Richard wayne Golden and his sgt. Charles Golden Ri­fle Team

The Standard (Elliot Lake) - - COMMUNITY - By PA­TRI­CIA DRO­HAN For The Stan­dard

Five years ago, Richard Wayne Golden of Massey wanted to hon­our his grea­tun­cle Charles Golden, with a mil­i­tary fu­neral. His great-un­cle, a Cana­dian, had been part of the first Amer­i­can mil­i­tary unit to be shipped over to Europe dur­ing the First World War. Sergeant Charles Golden was wounded, but re­turned af­ter the war, never fully re­cov­er­ing from his wounds and dy­ing in 1959.

Golden had tried to lo­cate a ri­fle team who would do the cus­tom­ary 21-ri­fle sa­lute for a mil­i­tary fu­neral, but there were no teams avail­able.

“With sev­eral vet­er­ans and Le­gion mem­bers, we con­ducted the mil­i­tary ser­vice for my grea­tun­cle, our­selves, but with­out the 21-ri­fle sa­lute,” said Golden.

Al­most five years ago, Golden de­cided that he would try and form a ri­fle team, so that vet­er­ans who had served their coun­try could re­ceive the high­est mil­i­tary hon­our af­ter they died.

“If it had not been for Roy Ea­ton’s en­cour­age­ment, the Sgt. Charles Golden Vet­er­ans Ri­fle team would not ex­ist,” said Golden.

Ea­ton is a past pres­i­dent and cur­rent Le­gion mem­ber of Branch 177 in Lit­tle Cur­rent.

On Satur­day, Nov. 3, Golden and his ri­fle team, made up of all vet­er­ans, were in Blind River, hon­our­ing a Sec­ond World War vet­eran who died on Oct. 19, 2018 at the age of 101. Able Sea­man Fer­nand Ed­ward Gau­thier served his coun­try in the Royal Cana­dian Navy dur­ing the Sec­ond World War. Gau­thier was born on Aug. 11, 1917. He en­listed into the navy when he was in his early 20s. His medals in­clude: the At­lantic Star with Mur­mansk Bar, the Mediter­ranean Star with Bar, the Ital­ian Star, Vol­un­teer’s medal, as well as the WW II Vic­tory medal.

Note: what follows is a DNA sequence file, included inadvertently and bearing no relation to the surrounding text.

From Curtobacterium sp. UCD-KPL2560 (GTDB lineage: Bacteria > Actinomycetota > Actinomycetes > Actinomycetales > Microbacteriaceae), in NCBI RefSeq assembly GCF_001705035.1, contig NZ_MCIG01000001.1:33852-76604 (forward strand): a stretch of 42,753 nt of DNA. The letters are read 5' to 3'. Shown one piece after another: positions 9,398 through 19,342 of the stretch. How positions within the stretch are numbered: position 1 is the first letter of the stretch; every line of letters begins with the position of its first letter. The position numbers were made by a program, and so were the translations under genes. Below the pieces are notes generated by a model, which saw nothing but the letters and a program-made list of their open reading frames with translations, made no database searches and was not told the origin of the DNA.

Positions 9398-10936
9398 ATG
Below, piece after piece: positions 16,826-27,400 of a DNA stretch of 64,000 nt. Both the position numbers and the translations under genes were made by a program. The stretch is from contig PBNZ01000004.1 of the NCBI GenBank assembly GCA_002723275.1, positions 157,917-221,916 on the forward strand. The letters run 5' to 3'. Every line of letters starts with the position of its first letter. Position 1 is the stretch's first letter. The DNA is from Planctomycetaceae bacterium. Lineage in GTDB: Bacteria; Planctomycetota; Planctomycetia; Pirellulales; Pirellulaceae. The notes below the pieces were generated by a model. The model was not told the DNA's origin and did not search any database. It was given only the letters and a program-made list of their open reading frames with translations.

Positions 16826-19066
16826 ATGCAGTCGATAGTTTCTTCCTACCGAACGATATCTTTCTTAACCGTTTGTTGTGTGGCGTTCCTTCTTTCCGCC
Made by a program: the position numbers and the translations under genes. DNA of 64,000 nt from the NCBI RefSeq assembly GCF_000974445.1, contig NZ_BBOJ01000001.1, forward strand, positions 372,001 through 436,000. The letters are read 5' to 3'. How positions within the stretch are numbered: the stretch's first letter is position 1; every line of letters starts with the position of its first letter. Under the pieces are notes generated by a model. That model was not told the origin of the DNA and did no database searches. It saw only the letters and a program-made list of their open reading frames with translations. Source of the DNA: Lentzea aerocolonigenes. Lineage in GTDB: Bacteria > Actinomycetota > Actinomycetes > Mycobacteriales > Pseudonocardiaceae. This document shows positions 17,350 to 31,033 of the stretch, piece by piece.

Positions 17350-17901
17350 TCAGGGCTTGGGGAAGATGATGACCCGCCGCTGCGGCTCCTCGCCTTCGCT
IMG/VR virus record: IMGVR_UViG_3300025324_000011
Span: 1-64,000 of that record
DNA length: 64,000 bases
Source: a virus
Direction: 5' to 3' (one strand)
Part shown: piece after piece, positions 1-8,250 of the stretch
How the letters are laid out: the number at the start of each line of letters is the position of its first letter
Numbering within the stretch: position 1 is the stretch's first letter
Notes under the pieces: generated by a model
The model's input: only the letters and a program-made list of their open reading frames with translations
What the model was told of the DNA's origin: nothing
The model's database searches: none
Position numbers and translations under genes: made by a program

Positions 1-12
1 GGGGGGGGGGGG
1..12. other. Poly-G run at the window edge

Don­ald Pa­trie, (Massey), Ger­rard Mar­ion (Thes­sa­lon), Den­nis Golden (Mckerrow), Kim Mc­far­ling (Blind River), Francine Gra­z­ley and David Gra­z­ley (Thes­sa­lon) made up the hon­orary ri­fle team with Wayne Golden lead­ing and bu­gler.

The Sgt. Charles Golden Ri­fle Team is an all-vol­un­teer group of vet­er­ans un­der the lead­er­ship of Golden and all their ex­penses are out-of-pocket. Golden says that his ri­fle team has helped his se­vere post-trau­matic stress dis­or­der that he has per­son­ally bat­tled for decades.

Wayne Golden was born on Jan. 1, 1941 in Sud­bury. When he was just five years old, his fam­ily moved to Es­panola. His fa­ther be­gan work at the mill in town, and Golden at­tended school in Es­panola.

In 1958, Golden de­cided to join the Royal Cana­dian Navy and see the world. While serv­ing in the RCN, he was sta­tioned in Ot­tawa, Nova Sco­tia and the North West Ter­ri­to­ries, and in 1962 he got out of the navy and went to work at In­ter­na­tional Nickel Com­pany in Sud­bury.

Golden still had the rest­less feel­ing to travel the world, and in 1967 he quit his job at INCO and went to Bri­tish Columbia. From there, he crossed the bor­der into Port­land, Ore­gon and tried to join the U.S. Army. He told them he wanted to go to Viet­nam to help fight the North Viet­namese.

“If you were a Cana­dian, the U.S. draft board asked you to go back to Canada to get a Visa,” said Golden.

When he tried to join at Draft Board #5, he found out that they had quo­tas, and he was one year too old to join the army and fight in Viet­nam. So, he went back and lied and said that he was born in 1942, and they let him in the army at age 26.

Be­cause he had prior ser­vice in the navy, Golden and a few other ‘older’ ser­vice­men, were placed in charge of hun­dreds of young men on a bus car­a­van to Fort Lewis in Wash­ing­ton State. At the re­cep­tion cen­tre Golden said there were about a thou­sand buses bring­ing new soldiers to the fort.